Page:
A client recently asked us about our logo design philosophy, which I thought was a very interesting and perceptive question (reflects the questioner well).
To us, logo design is much like the rest of what we do. It’s centered around our belief that we are designing work for our clients’ use. That seems obvious but I can honestly tell clients that it is a revolutionary concept for many ad agencies.
Having been head of marketing for several Silicon Valley companies, and working in governmental and NGOs both here and in Canada, I can tell you that I have definitely worked with some beautiful but practically unusable logos/other design elements created by some often high-end and pricey ad agencies. (And I won’t rant about my frustration with that here – I’ll save the corporate color chosen from a carpet swatch story for another post ….) So I’d say that practicality of application is a primary focus for us.
Of course, we also want to address the “form” piece. We want it to be eye-catching and memorable. We want it to convey the message we are trying to project to the target audience. And we want it to differentiate the organization from the competition, to visually rise above the sea of logos competing for audience attention.
But when the design process is over and everyone is done oohing and aahing over the new logo, we want it to be useable in a WIDE variety of formats. That means an exacting level of analysis of the “function” of the logo.
We look at everything from the 16×16 favicon at the top of this screen to 10×20 banners and posters. From pens to posterboards. From online to overhead advertising. This requires a great deal more thought that occurs after the creative process is complete.
When using a logo online, for example, much more texturing/layering can occur, but recreating that on paper is typically a very expensive proposition. There are ways around this, of course. Apple, for example, has a textured logo online (or on your phone) but has chosen a simple reverse out (plain black or white) when recreating it in print. Heaven knows they could afford a textured treatment in print but it’s part of their design philosophy to simplify it in print.
Each logo concept must therefore be envisioned through the lens of how it will appear online, in print, from very large to very small, and all the possibilities in between.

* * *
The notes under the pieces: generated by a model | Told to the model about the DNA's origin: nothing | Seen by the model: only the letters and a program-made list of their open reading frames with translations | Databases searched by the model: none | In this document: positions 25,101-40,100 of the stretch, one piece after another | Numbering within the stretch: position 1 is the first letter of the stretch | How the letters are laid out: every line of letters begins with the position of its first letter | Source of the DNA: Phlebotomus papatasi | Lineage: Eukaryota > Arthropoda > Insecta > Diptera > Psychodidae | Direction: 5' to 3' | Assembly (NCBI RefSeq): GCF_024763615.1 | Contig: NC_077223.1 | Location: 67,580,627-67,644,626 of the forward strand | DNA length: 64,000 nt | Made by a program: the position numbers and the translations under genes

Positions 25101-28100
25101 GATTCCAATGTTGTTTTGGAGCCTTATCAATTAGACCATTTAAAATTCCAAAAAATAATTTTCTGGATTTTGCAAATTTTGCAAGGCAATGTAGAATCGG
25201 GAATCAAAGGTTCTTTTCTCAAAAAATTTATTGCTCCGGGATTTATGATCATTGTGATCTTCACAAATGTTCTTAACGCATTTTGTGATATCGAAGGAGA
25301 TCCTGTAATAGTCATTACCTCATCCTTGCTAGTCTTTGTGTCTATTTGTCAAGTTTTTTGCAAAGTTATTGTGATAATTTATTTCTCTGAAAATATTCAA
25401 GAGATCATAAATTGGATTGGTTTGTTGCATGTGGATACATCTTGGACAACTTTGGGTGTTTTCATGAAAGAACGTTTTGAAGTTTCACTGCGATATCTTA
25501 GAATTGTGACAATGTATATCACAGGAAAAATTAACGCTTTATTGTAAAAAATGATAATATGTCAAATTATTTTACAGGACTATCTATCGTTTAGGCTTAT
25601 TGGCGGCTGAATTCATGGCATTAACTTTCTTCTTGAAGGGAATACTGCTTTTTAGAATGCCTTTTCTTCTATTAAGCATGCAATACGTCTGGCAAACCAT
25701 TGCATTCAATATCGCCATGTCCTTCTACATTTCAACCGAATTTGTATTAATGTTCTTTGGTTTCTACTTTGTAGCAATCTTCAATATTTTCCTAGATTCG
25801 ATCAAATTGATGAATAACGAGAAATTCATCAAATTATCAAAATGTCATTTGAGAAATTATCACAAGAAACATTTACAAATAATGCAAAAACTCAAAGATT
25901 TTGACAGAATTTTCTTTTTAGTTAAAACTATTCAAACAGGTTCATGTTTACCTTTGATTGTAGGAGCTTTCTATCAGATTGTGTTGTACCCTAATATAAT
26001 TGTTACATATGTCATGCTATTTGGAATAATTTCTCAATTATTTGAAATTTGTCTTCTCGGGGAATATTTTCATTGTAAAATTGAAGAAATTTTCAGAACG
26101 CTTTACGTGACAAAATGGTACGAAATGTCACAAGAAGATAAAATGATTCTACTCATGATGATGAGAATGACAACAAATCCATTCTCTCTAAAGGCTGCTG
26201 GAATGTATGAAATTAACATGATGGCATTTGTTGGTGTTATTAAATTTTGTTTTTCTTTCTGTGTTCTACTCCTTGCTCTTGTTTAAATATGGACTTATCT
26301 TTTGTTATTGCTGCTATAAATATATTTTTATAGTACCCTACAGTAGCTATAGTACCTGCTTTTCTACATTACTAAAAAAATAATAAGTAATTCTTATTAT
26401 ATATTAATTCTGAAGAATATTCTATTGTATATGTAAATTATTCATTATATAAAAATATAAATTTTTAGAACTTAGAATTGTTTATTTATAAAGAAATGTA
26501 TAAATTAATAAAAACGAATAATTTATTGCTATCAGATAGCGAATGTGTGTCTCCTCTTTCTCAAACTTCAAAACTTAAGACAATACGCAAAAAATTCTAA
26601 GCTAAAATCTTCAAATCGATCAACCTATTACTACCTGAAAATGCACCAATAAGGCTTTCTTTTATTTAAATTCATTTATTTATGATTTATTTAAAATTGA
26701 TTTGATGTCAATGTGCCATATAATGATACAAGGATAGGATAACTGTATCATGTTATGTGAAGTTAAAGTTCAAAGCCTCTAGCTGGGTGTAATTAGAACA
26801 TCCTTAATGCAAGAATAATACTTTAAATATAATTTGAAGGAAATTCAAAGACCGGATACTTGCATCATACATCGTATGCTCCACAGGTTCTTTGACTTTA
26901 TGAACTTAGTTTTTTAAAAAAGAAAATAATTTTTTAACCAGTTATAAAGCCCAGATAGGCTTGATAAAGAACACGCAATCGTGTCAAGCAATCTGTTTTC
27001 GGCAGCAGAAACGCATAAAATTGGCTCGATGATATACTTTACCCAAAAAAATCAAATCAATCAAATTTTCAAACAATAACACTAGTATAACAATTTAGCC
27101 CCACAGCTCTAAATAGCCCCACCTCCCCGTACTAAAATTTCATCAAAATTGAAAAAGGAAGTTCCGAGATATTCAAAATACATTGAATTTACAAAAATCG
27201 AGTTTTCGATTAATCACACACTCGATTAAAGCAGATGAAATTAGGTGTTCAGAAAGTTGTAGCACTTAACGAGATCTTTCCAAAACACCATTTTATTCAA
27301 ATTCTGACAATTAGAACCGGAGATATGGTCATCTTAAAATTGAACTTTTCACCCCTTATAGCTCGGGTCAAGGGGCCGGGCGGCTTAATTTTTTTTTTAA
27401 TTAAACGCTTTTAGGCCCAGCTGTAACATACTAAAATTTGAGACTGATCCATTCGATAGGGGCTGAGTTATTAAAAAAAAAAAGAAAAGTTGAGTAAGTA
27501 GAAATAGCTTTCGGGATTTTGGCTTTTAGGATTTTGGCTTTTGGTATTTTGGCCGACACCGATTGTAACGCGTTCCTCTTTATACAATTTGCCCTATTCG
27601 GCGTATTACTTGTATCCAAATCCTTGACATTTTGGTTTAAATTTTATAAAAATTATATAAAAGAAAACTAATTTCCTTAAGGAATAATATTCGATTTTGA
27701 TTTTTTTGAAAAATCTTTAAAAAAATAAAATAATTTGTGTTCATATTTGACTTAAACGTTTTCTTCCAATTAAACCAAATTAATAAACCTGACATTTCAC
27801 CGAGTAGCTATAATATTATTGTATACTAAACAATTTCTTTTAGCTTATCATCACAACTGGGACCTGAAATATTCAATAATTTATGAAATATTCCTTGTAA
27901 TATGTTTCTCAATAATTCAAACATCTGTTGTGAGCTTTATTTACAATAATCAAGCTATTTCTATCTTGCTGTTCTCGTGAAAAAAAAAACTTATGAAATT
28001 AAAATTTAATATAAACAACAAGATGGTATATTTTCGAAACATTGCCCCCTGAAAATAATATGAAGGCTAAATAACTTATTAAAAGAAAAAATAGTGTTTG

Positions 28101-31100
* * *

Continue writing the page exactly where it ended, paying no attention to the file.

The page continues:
And then there’s the issue of traditional vs. modern logo deconstruction. Traditional logo usage mandated that the elements must never be separated (the icon, if you use one, from the name/font). They must always remain together with lots of breathing room (see previous post on logo guidelines).
More modern usage seems to have blown that to bits by necessity. How the heck do you fit a logo into a 16×16 pixel size for a favicon, for example? An element must be used or the logo simply won’t be legible. Animating a logo used to be strictly taboo. Now, everything is animated and the most conservative companies dare to add motion to their logos. So thought goes into also how that logo may be deconstructed or changed to fit other necessary environments. Facebook, for example, requires mostly a square or long vertical whereas most traditional logos are long horizontal shapes … many, many analyses go into each logo concept for us.
To summarize, here are the main criteria we use to measure every logo/corporate identity project here at ThinkResults:
- Is it eye-catching and memorable?
- Does it convey the right message to the right target?
- Does it differentiate you from the competition in a positive way?
- Is it usable in a wide variety of environments? Very small to very large? Print and online?
- Can it be deconstructed in a relatively controlled way, if necessary?
I’m sure there are others. Feel free to add your ideas and suggestions!